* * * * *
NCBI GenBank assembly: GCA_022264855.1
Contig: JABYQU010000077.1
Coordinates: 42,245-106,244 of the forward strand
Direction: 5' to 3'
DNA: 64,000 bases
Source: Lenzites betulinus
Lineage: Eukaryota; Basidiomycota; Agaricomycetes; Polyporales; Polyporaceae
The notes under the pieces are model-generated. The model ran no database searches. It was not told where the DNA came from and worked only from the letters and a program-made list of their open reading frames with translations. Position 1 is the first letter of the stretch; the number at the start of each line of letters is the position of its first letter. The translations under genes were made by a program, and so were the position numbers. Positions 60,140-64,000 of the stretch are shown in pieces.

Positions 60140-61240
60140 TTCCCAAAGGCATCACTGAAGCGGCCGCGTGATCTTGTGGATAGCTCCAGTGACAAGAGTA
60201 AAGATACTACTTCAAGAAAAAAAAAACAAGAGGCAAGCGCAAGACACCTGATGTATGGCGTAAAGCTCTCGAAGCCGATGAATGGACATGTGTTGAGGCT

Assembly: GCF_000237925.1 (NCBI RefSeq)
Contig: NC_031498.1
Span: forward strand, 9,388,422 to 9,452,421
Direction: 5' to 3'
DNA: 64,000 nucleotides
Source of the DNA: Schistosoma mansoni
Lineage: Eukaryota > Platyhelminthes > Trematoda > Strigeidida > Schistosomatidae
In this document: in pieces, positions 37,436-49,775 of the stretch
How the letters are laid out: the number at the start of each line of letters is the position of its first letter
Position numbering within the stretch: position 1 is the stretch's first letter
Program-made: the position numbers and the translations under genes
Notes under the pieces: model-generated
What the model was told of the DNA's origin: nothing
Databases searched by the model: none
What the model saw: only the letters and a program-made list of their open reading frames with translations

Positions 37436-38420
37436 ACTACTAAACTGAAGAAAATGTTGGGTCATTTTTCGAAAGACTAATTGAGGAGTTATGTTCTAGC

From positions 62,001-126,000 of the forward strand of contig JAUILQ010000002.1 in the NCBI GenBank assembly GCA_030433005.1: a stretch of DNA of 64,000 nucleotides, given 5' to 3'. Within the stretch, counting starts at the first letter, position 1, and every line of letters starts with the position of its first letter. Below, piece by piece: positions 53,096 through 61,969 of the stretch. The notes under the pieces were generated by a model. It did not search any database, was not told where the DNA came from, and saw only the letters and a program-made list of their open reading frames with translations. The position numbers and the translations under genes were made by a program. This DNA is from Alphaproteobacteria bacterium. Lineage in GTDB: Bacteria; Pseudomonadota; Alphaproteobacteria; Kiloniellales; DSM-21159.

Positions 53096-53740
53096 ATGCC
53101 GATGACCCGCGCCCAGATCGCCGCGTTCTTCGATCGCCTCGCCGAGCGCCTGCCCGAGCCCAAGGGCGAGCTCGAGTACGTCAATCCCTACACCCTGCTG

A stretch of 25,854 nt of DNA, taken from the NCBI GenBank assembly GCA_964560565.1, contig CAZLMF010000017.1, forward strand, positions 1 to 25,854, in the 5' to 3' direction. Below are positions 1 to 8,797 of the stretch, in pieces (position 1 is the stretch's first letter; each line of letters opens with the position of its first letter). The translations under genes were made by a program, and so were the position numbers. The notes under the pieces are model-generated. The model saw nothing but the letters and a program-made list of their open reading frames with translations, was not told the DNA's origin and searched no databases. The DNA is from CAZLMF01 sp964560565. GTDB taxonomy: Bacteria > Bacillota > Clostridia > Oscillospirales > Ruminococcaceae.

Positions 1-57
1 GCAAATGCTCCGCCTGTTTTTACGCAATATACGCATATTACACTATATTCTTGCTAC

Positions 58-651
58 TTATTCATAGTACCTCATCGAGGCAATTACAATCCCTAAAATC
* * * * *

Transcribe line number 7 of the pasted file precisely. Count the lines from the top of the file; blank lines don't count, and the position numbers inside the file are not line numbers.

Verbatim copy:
Lineage: Eukaryota; Basidiomycota; Agaricomycetes; Polyporales; Polyporaceae